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Who is Responsible For Dangerous Roads?

By Jeff Twersky on

The Washington State Department of Transportation (DOT) designs all of our state roads, and is required to do so according to standards that it has adopted. While it pays large construction companies to build them, the WSDOT supervises construction to make sure the roads are built as designed.

So, what happens when a road isn’t designed according to the state’s own standards? People can get badly hurt, and when they do, the odds are that the DOT will deny that it did anything wrong. The DOT will say just about anything to avoid being responsible for your injuries.

We recently settled a case in which our client was hit head-on on a major state highway that was under construction in Snohomish County. The DOT was required to design a plan for traffic while that construction was underway, which it did. As part of that plan, the DOT should have put up signs warning drivers that the road was narrowing from two lanes to one lane, as well as having the narrowing lanes, what is called a taper, a certain length. They didn’t. Under both federal and state regulations, the warning signs were put up 700 feet closer than they should have been to the taper, and the narrowing or taper was only half as long as it was supposed to be.

Consequently, a driver heading towards our client didn’t know the road was narrowing until too late. The driver tried to change lanes, clipped another car, went out of control, and hit our client head-on.

The road did not meet the federal or state standards, and yet the DOT denied that it had not designed this traffic plan properly and that it was responsible for our client’s serious injuries:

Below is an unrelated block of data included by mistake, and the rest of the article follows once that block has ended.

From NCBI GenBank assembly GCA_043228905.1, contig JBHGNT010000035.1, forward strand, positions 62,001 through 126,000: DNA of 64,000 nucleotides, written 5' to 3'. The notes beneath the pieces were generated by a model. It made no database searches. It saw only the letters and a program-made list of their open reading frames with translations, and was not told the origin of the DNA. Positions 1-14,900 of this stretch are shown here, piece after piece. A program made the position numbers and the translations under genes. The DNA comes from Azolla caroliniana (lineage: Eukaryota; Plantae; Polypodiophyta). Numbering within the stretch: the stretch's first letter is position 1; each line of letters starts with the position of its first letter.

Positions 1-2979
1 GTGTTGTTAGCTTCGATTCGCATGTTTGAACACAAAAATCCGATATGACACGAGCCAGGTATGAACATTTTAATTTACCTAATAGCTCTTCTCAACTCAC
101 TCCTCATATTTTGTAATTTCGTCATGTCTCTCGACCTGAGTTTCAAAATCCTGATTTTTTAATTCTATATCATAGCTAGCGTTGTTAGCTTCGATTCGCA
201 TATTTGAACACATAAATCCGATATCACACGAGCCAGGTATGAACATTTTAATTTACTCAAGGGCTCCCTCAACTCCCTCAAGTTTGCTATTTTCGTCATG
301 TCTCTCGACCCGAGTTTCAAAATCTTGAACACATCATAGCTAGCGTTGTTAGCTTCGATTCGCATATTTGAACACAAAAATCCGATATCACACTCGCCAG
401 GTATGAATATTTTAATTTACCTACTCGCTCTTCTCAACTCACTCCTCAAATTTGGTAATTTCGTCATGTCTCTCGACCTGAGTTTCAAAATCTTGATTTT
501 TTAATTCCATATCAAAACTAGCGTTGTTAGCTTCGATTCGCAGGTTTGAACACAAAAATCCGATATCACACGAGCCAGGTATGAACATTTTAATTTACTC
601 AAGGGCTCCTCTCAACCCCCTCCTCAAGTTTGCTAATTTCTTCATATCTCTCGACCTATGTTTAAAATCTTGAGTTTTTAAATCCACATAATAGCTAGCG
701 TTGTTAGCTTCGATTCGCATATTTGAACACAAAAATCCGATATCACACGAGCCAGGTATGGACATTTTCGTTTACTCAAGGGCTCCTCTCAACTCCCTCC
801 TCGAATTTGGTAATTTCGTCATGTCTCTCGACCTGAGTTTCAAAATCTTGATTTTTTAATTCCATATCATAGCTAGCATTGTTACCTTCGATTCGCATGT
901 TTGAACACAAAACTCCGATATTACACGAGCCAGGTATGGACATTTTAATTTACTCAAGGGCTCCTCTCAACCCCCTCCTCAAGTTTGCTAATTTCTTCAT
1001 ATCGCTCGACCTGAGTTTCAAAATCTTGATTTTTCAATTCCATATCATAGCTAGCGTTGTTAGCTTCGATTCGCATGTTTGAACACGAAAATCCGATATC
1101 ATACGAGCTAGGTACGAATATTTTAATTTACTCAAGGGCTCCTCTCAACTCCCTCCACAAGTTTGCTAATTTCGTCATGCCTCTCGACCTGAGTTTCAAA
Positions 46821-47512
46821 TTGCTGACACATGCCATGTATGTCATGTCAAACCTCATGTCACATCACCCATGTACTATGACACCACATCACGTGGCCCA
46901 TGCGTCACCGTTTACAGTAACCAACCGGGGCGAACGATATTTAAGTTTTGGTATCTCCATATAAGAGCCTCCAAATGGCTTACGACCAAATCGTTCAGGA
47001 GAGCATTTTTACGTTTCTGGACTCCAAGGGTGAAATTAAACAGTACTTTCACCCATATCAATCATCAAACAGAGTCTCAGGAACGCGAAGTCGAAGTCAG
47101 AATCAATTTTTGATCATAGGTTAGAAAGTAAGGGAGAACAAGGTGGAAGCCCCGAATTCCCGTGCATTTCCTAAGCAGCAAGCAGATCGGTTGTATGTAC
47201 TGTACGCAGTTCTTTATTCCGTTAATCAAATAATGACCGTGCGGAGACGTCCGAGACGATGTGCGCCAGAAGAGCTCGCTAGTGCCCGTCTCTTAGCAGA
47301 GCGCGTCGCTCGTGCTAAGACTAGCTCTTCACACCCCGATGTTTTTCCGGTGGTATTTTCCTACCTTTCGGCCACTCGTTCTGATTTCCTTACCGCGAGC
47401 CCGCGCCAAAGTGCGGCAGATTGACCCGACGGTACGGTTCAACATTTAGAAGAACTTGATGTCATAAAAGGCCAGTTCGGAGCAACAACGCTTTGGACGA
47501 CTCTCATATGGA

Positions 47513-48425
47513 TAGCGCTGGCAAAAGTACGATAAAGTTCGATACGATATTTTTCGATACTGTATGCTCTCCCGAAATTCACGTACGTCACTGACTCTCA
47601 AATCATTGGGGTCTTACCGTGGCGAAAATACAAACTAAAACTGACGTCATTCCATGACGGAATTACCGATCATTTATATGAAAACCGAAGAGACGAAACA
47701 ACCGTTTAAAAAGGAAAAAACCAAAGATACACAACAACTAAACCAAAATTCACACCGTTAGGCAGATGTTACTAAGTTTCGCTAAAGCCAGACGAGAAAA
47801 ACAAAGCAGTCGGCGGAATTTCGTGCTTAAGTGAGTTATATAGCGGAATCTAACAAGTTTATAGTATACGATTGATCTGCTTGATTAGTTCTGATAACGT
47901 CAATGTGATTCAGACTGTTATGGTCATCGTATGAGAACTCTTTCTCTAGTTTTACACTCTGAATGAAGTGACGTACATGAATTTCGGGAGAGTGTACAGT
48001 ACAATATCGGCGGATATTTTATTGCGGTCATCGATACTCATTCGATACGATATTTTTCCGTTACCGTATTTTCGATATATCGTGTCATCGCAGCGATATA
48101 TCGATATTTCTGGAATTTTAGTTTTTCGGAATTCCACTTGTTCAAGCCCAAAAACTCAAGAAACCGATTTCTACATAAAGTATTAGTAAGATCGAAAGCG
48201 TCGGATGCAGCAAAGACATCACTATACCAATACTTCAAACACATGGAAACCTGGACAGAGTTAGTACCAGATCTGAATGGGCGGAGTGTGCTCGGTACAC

The project engineer, who was in charge of the design of the construction, denied knowing anything about the design of the traffic plan. The DOT’s inspectors, who had decades of experience, and who inspected the construction project every day, testified that they would definitely have recognized if the warning signs had not been placed in the right place or if the taper was not long enough, but they did not see anything wrong. The engineer who designed the plan testified that he did not have to meet the state’s standards because the DOT had approved a deviation from the design standards for a different construction project more than 10 years earlier, ignoring the DOT’s regulations that said he could not rely upon the earlier deviation and had to request another deviation for each project.

From our experience, if you are looking for accountability from the Washington State Department of Transportation, you’ll need to hire an attorney, because WSDOT will deny, deny, deny. Kadish Twersky personal injury lawyers understand these types of case. If you require a professional, experienced auto accident attorney, contact Kadish Twersky today at (425) 259-1841 or 1-800-861-6851 for a free consultation today.

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